Language-free interface helps Moroccan artisans profit from sales
Anou is language-free interface which enables Moroccan artisans to sell their handmade items directly to consumers around the world.
Fairtrade organizations have certainly made some progress towards improving the pay of the farmers who produce much of the Western world’s consumer goods. Since most of these businesses act as middlemen, however — making a significant profit from the resale of the goods — the actual improvement to the wages of farmers and workers leaves a lot to be desired.
Aiming to address this, Anou is an Etsy-style online marketplace which enables Moroccan artisans to sell their wares directly to western consumers, drastically improving their position and expanding their potential customer base. The platform was created by Dan Driscoll and Tom Counsell, who are hoping it can help to keep the wealth, generated from the sales of artisan products, within the community.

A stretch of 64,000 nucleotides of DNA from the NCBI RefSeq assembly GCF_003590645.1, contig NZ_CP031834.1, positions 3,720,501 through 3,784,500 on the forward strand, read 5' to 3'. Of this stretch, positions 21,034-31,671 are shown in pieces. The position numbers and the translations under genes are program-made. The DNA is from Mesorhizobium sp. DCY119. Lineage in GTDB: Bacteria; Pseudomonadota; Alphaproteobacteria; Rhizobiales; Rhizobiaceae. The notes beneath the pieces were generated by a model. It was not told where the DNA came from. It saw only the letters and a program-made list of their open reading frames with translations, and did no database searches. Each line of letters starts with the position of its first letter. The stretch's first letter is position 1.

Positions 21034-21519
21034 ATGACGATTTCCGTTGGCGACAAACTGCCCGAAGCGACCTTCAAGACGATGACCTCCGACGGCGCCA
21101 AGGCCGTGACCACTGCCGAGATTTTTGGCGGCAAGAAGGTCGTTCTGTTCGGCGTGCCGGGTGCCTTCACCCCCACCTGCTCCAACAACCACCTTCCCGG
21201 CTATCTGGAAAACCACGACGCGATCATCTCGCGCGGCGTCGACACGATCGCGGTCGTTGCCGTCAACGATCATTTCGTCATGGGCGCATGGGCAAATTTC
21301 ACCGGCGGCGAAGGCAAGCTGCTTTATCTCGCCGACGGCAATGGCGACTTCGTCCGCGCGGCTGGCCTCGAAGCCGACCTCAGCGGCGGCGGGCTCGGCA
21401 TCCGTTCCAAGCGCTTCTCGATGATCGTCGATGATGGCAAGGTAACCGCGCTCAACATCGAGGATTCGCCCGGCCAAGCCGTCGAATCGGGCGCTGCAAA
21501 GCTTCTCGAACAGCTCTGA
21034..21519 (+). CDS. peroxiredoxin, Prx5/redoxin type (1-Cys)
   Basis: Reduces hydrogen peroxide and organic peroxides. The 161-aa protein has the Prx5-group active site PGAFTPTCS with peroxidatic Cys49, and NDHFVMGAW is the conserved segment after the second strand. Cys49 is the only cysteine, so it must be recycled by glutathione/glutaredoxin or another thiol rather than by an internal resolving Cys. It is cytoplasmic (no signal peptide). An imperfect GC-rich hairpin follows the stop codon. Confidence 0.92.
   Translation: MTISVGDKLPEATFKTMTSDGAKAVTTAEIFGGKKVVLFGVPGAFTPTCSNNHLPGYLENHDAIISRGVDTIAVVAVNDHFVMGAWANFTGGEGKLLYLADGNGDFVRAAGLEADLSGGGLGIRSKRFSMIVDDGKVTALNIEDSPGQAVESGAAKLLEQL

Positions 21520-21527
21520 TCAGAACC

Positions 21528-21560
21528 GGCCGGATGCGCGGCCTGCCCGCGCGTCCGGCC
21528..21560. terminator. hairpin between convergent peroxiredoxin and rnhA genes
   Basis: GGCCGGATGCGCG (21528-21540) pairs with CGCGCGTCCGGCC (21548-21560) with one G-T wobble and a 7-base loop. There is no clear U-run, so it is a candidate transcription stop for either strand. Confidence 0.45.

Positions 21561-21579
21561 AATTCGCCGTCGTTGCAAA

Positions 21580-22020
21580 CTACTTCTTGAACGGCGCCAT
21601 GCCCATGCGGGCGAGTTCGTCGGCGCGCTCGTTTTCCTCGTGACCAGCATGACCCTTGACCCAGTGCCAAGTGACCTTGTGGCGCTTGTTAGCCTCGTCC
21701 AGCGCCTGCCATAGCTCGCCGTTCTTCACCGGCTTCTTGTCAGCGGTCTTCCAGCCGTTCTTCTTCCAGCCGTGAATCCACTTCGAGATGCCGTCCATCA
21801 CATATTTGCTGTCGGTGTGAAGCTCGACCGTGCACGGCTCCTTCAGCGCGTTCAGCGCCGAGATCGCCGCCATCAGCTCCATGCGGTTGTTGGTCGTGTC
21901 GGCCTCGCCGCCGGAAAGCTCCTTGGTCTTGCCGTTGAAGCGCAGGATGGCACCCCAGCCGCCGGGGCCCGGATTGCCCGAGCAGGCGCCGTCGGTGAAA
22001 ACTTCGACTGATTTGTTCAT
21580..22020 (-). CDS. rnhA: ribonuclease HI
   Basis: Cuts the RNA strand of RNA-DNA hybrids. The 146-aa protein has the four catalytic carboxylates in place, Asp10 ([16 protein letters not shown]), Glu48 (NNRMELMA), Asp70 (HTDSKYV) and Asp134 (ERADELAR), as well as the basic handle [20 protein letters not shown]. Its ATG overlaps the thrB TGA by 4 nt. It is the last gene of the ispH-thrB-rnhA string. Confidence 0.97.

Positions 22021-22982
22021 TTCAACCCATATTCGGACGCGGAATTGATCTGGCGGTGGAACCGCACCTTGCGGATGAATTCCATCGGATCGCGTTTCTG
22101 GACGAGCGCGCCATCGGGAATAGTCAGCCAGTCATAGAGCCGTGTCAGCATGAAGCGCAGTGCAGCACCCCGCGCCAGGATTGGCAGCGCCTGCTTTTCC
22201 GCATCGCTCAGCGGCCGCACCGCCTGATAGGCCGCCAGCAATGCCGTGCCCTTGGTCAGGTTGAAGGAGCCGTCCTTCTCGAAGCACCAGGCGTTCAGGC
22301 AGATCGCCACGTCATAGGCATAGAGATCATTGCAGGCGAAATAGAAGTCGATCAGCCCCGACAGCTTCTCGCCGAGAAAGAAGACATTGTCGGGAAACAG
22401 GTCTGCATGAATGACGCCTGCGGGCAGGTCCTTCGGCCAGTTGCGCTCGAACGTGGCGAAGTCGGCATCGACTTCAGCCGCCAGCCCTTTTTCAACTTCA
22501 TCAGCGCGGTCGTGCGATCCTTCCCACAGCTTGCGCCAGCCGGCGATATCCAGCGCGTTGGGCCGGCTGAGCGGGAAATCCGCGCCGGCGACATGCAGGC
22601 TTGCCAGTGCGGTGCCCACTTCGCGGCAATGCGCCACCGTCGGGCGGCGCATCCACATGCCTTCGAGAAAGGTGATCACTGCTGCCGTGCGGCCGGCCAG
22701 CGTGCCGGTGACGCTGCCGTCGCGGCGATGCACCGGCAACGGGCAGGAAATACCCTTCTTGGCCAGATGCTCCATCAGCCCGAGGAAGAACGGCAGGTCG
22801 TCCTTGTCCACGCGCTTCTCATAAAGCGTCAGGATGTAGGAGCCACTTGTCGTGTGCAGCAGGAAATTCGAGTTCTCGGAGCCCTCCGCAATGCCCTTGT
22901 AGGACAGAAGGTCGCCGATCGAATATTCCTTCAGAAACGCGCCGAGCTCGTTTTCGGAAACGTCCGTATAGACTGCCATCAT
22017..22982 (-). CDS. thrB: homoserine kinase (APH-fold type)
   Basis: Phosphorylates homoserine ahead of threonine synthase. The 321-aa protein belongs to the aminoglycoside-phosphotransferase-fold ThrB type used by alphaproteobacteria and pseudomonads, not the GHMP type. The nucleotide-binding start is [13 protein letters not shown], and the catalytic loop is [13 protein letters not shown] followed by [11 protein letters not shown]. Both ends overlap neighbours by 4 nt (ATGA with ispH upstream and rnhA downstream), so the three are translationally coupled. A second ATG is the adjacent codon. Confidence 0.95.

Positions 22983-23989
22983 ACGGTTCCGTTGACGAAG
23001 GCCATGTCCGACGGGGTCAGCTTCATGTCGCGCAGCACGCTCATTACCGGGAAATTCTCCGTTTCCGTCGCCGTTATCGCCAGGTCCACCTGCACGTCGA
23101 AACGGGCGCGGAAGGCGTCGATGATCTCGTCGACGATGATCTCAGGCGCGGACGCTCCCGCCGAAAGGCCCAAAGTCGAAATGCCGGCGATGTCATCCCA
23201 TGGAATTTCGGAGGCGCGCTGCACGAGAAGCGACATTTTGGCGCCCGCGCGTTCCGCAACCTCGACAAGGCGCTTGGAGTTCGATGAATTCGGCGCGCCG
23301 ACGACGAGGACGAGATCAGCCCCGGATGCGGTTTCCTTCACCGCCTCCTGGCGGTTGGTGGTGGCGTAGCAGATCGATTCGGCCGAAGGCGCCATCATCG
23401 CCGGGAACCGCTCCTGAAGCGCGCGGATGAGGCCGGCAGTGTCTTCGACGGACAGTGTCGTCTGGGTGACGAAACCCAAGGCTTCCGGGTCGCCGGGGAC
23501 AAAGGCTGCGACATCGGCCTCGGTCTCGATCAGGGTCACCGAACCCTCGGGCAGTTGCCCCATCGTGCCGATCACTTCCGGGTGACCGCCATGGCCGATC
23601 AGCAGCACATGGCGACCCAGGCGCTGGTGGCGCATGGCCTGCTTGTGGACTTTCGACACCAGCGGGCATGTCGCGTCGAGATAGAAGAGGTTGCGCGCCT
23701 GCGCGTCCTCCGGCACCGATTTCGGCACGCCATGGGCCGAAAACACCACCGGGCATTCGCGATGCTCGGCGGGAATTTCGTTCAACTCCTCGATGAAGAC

The platform is designed to be simple for artisans to use, and after a little training these makers will be able to upload their own products. Notably, the marketplace is language free, so artisans can upload and sell their handmade crafts such as jewellery, rugs and kitchenware, without having to overcome the language barrier which prevents them from using existing sites such as eBay or Etsy. Artisans can access Anou via internet cafes and 2G and 3G cellphones, which are becoming widespread in Morocco. They photograph their goods and can then list their items using the icon-based interface, selecting what category their product falls under and setting their own price. Anou employs local ‘artisan leaders’ — literate makers who can train and manage newcomers, teaching them the skills they need to manage their own business.
The consumer facing side of the site is simple and colorful. Items are accompanied by a photograph of their maker and a list of materials and techniques used. They are grouped by product type or artisan association. Driscoll plans to step out from Anou very soon, leaving behind an artisan self-run operation within the next few months. Are there other platforms which could be made language free to enable more users to access them?
11th February 2015